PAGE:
Character Archetypes In Homer's The Odyssey

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“Home is where the heart is,” has been a quote that has been reiterated through generations and has proven to be true. In several myths the main character leaves home, but always returns. An example of this would be The Odyssey, a story that was written down by Homer in the 750 B.C. In this story the main character Odysseus leaves Ithaca to fight in the Trojan war and then makes it his priority to return back home (Holt McDougal 1204-1265). Another example would be John Carson from the folktale The Three Advices, written by Crofton Croker. John leaves his home in Ireland to obtain a new employment in England in order to provide for his family, and when he accomplishes his goal, he also makes it his mission to come back home (Crocker 1). The…show more content…
In The Odyssey, Odysseus requires the aid of a mentor who says, “Listen with care to this now, and a god will arm your mind” (Holt McDougal 1230). In this instant we see Circe giving advice to Odysseus about what is to come and how he should deal with it. With this example, Circe fits the mentor character archetype, since she guides Odysseus to take the best decision. Likewise, in The Three Advices John’s master acts as a mentor to him when he says, “Then listen attentively to my words, first I would teach you this” (Crocker 1). This shows how John’s master is guiding him and acting like a fatherly figure to him, and making him fit the mold of a mentor. The meaning of having the same archetype of a mentor is to express that the heroes need a person to aid them and lead them in the right direction, like any human does when times are difficult. In The Odyssey, the character archetype of a temptress is present when Odysseus is trying to get home after consulting with Circe. Later, while they are navigating the sea, they encounter sirens who try to lure Odysseus to his death by using their lovely voices, but being the hero that Odysseus is he resists (Holt McDougal 1234). This makes the sirens fit the temptress archetype because they lure men to their death and veer them off their goal. At…show more content…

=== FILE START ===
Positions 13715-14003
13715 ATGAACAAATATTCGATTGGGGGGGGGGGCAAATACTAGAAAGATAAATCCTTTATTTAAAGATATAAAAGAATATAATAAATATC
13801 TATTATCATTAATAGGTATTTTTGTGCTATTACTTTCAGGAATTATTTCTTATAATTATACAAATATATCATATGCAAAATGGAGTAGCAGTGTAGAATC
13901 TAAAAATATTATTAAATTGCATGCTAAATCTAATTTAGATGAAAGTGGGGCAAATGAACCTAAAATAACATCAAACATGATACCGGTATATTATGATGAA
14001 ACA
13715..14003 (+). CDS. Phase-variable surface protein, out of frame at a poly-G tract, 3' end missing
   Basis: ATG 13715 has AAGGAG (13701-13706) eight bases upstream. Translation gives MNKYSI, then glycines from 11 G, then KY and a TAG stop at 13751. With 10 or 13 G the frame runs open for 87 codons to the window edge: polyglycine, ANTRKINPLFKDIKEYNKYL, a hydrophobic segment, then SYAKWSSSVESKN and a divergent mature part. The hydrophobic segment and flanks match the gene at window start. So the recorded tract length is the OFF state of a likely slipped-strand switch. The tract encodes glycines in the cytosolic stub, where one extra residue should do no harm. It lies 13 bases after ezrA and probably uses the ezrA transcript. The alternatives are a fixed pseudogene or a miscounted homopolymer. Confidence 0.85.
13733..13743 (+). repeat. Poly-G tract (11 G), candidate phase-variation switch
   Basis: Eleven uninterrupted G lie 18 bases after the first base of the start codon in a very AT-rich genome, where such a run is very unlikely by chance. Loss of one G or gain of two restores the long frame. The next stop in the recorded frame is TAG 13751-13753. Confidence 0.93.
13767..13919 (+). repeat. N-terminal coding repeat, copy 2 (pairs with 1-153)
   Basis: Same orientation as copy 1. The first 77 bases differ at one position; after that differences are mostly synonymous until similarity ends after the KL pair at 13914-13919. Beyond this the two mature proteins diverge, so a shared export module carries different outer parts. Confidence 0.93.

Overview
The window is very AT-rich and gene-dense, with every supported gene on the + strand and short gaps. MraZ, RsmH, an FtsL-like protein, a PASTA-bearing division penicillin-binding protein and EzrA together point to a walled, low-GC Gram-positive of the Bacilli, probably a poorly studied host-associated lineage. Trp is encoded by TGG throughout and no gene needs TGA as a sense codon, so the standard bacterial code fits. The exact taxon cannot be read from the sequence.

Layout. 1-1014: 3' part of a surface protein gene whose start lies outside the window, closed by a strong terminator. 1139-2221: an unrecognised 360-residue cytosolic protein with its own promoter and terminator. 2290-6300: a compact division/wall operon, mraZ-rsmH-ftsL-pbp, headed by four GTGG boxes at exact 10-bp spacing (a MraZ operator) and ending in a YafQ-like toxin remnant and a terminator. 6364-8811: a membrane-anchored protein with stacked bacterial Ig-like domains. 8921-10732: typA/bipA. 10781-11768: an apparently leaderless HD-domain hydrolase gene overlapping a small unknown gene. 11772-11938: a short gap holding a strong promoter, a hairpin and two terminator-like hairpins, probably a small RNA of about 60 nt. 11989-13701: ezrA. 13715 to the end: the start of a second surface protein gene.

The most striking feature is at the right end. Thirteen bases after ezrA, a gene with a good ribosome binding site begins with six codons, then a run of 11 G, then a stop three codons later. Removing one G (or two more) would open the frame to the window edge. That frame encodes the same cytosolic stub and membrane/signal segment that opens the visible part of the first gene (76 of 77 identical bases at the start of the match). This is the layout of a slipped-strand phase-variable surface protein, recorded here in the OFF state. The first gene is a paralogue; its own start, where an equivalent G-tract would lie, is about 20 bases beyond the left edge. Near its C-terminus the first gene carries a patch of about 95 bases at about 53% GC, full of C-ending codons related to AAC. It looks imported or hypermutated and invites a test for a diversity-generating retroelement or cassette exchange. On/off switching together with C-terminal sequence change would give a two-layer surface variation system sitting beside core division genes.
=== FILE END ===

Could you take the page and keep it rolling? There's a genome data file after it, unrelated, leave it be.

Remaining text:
In The Odyssey, Odysseus goes to help fight in the Trojan war and leaves behind his family and his new born baby, Telemachus. Therefore, Odysseus is selfless in his call to adventure and is driven to help others (Holt McDougal 1204). In The Three Advices, John leaves his family to get a new employment in order to help his family get their basic necessities (Crocker 1). John’s call to adventure is to care for his family and to give them a better life. This exhibits his reasons of being selfless and shows that these two myths both have a main character who undergoes a stage in which they have to leave their home to benefit others. This proves that characters in many cultures have the urge to go out to explore the world and the urge to help others. In addition, in The Odyssey the reward that Odysseus gets is to be reunited with his family again: “So she too rejoiced, her gaze upon her husband, her white arms round him pressed as though forever,” (Holt McDougal 1265). The books then ends with Penelope and Odysseus being joyous after all the adversities that Odysseus went through to get back home, making the treacherous journey worthwhile. In The Three Advices, John’s reward is, “A nice new-slated house, which the squire had furnished and made ready for him” (Crocker 1). John obtains his dream of giving his family an extraordinary life, due to his strong
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